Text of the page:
Additional reference is Google Name and Password Guidelines
+ Usernames can contain letters (a-z), numbers (0-9), dashes (-), underscores (_), apostrophes ('), and periods (.).
+ Usernames can't contain an ampersand (&), equal sign (= ), brackets (<,>), plus sign (+), comma (,), or more than one period (.) in a row.

Other resource also says "A well-designed system doesn't necessarily need to prevent any special characters in usernames."



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  1. Hi guys,

    great article! Really looking forward to those changes! One more thing...

    Please consider performance: When refactoring the User API, please also consider implementing some (internal) caching functionality (maybe directly) in the security layer. In fact, were currently facing significant performance issues rooted in calls to user.getAllRoles() .

    For instance, the aforementioned method is used in Availability Checks for actions in apps, e.g. used in the AccessGrantedRule implementation. Deep profiling with JProfiler showed that the call to user.getAllRoles() terribly slows down the availability check, which is called hundreds if not thousands of times if you have many actions/nodes in an app! We proofed with tests that accessing the application (opening apps as well as choose dialogs etc.) with superuser permissions is almost 2x faster than with non-superuser privileges. Obviously it seems that there's no caching implemented behind those calls, although (if I remember correctly) some kind of caching is implemented on  PermissionUtil or AccessManager -Level.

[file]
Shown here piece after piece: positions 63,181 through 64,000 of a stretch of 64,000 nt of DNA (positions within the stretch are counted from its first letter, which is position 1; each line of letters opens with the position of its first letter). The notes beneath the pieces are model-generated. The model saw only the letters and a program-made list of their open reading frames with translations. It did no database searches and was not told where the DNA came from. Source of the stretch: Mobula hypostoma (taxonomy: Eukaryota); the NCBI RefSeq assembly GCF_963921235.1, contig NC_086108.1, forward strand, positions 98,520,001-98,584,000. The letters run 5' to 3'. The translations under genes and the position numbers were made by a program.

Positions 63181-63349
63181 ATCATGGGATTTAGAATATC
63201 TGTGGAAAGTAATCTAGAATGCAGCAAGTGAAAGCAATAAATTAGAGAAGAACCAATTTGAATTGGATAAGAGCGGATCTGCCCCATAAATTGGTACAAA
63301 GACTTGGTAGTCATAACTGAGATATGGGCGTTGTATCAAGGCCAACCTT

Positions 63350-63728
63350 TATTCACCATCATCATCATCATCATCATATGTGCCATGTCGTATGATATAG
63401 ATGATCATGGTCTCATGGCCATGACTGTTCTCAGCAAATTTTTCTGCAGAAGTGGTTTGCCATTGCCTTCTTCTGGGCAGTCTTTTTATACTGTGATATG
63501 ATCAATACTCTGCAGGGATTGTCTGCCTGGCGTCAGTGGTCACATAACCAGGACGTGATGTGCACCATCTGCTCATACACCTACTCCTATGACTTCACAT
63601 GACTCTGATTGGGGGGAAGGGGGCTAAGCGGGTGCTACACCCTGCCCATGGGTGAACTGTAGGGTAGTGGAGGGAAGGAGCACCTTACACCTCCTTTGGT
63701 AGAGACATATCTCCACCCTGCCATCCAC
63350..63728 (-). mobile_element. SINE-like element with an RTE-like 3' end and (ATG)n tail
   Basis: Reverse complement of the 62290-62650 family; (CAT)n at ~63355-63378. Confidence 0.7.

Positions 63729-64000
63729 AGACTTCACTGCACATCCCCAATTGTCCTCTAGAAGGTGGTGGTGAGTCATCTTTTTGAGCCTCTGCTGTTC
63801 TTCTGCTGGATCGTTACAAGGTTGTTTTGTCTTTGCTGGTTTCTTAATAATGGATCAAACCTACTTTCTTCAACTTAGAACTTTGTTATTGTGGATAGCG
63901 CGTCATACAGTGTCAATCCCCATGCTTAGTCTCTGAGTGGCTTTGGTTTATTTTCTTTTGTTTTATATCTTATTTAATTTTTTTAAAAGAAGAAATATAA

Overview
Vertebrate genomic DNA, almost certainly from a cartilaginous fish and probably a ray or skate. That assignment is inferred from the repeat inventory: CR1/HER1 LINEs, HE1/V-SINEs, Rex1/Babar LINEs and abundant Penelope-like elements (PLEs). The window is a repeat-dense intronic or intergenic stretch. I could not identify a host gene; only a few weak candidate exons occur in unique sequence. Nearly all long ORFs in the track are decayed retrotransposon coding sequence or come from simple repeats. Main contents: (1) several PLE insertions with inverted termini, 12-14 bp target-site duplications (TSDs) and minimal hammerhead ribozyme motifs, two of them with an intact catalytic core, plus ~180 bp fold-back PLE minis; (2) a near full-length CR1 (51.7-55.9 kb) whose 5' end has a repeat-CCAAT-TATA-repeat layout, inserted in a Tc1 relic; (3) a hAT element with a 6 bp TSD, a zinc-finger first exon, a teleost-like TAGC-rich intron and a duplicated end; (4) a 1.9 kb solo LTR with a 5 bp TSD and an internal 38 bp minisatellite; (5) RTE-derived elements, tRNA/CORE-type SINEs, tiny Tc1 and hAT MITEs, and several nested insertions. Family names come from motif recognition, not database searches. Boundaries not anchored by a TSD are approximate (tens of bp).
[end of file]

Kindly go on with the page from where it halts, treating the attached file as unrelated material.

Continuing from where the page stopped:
So, please consider implementing caching of permissions consistently across the API and if you're about to do it avoid hard coding of PermissionUtil usage in favor of DI use.

    (Side note: the user.getAllRoles() invocation in the implementation mentioned above is pretty much useless in most cases, that is, if no roles are defined for the action, the roles collection is empty making the method returning true anyway).

    Thank you very much!



    1. Thanks Vivian for elaborating,

      This is precisely what section 3 is about: addressing the discrepancy between some "cached" info about direct groups and roles in the user itself, and those lengthy/redundant recursive operations. So this conforts me in assigning these upon user login (keeping logout/expiration as the condition of invalidation for now).

      Re: AccessGrantedRule, thanks for the hint, looks like a cheap improvement we can do already. Mind filing a ticket, and eventually a PR if you're willing to? (smile)

      Re: caching again, there's a low-level cache of permissions in the AccessManagerImpl, although that component itself is not cached beyond the lifecycle of the context (eventually re-instantiated again via that static PermissionUtil).

      That said, I have to say there's currently no dedicated focus on those initiatives; as you can see some of them got done or discarded along the way already, but it helps anyhow to have some form of backing for these.